3. Make sure the mortgage fits your financial situation.

Before you sign any loan paperwork, make sure you’re educated about the different kinds of loan options that are available to you, and which ones may make sense for your situation. Often, there are so many options involved that it’s like comparing apples to oranges. Different options will have different effects on your budget. Some will cost less in the short term and more over time, and some vice versa.

For instance, there are alternative loan programs, such as interest-only loans, which allow you to pay just the interest on the loan without paying down any principal. Or there are 80-10-10 loans, also known as piggyback loans, which essentially offer borrowers two loans bundled together to cover 90% of the home’s cost (while you contribute 10% as a down payment). These loans allow you to contribute a lower down payment and avoid PMI—but they’ll cost you more in the long run, because you’ll have a higher interest rate and a bigger monthly payment.

“Some people explore all sorts of options to afford a down payment, from 80-10-10 loans to taking loans from their families, to taking loans from their 401(k) plans,” says Sharma. “But all those options put a lot of pressure on your budget. Even though they might seem like a good deal at the time, they can end up being very stressful for many people.”

4. Think beyond the mortgage.

Many homebuyers focus on the down payment and monthly mortgage costs when considering how much home they can afford, but being a homeowner entails other costs as well. At the time of purchase, you’ll be responsible for closing costs, which may amount to several thousand dollars. Also, take into account the costs of home insurance, property taxes, and any home ownership association fees or condo fees.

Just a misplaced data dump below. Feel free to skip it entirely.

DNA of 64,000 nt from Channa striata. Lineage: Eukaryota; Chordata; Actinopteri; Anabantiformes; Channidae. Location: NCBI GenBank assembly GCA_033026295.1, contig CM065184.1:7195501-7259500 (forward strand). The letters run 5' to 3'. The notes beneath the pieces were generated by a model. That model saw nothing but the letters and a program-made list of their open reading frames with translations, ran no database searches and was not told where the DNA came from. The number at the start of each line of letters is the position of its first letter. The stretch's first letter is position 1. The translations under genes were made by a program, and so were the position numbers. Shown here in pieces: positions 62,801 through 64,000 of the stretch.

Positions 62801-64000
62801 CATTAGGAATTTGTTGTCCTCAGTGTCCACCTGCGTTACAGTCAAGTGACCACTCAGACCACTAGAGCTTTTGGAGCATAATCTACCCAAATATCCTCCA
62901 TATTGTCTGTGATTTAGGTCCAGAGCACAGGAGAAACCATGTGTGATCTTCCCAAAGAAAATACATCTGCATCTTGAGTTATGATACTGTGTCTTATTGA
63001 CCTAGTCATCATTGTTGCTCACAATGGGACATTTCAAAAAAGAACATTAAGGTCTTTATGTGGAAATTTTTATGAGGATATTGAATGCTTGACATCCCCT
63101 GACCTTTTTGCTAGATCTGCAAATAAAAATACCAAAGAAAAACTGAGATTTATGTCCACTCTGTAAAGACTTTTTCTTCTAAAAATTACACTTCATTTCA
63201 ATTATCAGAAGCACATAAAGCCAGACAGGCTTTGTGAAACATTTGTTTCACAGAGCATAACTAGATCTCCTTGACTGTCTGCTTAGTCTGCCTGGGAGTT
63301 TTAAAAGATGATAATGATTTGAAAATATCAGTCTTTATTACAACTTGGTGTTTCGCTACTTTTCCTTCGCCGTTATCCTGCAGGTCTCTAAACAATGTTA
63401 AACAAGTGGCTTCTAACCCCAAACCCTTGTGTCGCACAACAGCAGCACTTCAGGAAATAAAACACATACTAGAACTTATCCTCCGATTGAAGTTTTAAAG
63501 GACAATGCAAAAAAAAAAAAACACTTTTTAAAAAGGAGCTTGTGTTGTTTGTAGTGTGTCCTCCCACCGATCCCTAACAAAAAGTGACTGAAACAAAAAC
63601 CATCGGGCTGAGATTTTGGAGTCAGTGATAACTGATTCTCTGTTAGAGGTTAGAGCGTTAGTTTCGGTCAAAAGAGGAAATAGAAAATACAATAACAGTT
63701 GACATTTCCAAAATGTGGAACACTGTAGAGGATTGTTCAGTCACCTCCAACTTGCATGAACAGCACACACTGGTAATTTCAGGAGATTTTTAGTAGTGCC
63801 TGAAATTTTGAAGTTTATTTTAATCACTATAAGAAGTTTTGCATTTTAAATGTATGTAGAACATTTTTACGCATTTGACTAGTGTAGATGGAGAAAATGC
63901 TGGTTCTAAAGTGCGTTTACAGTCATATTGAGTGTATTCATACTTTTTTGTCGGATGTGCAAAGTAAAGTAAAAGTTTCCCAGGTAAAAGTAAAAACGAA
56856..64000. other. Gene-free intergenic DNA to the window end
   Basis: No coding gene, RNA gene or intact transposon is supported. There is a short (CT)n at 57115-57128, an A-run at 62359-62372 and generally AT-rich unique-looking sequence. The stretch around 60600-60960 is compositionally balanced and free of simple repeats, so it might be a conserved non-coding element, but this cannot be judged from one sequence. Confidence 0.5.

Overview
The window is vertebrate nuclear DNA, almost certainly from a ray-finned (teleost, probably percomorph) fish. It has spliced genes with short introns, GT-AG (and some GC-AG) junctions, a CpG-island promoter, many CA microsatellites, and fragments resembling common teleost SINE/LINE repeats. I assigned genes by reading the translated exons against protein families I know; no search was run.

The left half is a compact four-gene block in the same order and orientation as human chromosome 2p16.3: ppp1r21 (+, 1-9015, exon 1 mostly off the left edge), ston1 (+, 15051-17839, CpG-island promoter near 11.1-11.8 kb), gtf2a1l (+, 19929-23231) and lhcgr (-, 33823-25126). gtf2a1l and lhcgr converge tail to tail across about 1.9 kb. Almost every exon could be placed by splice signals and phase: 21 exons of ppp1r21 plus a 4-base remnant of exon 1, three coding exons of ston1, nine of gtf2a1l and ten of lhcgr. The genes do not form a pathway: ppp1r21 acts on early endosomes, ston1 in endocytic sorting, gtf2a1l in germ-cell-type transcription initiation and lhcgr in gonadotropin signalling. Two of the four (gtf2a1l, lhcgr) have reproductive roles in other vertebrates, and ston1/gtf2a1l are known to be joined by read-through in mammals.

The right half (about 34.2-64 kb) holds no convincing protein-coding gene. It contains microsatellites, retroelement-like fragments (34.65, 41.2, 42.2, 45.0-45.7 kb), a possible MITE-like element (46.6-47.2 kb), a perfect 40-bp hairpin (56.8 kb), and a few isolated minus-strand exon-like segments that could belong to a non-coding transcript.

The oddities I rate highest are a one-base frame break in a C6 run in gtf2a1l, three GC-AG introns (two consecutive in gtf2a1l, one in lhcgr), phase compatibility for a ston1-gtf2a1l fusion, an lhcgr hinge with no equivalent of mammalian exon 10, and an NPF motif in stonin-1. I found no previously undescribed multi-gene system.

And then there are the costs of maintaining and improving your home. “New homeowners are often surprised by the unexpected costs that come up in the first few months,” says Sharma. “You want to make sure you have some savings set aside to take care of those expenses.”

Finally, don’t forget about your other priorities, such as saving for retirement and, if you have kids, their college education. If buying a house would put such a crunch on your budget that it would put these goals in jeopardy, you might consider continuing to rent for a while.

Once you’ve reviewed your savings, considered your budget, and factored in your other priorities, you’ll have a much better sense of how much house you can comfortably afford. That way you can feel confident about taking this significant step.

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Fidelity does not provide legal or tax advice, and the information provided above is general in nature and should not be considered legal or tax advice. Consult an attorney or tax professional regarding your specific legal or tax situation.
Views expressed are as of the date indicated, based on the information available at that time, and may change based on market and other conditions. The opinions provided are not necessarily those of Fidelity Investments or its affiliates. Fidelity does not assume any duty to update any of the information.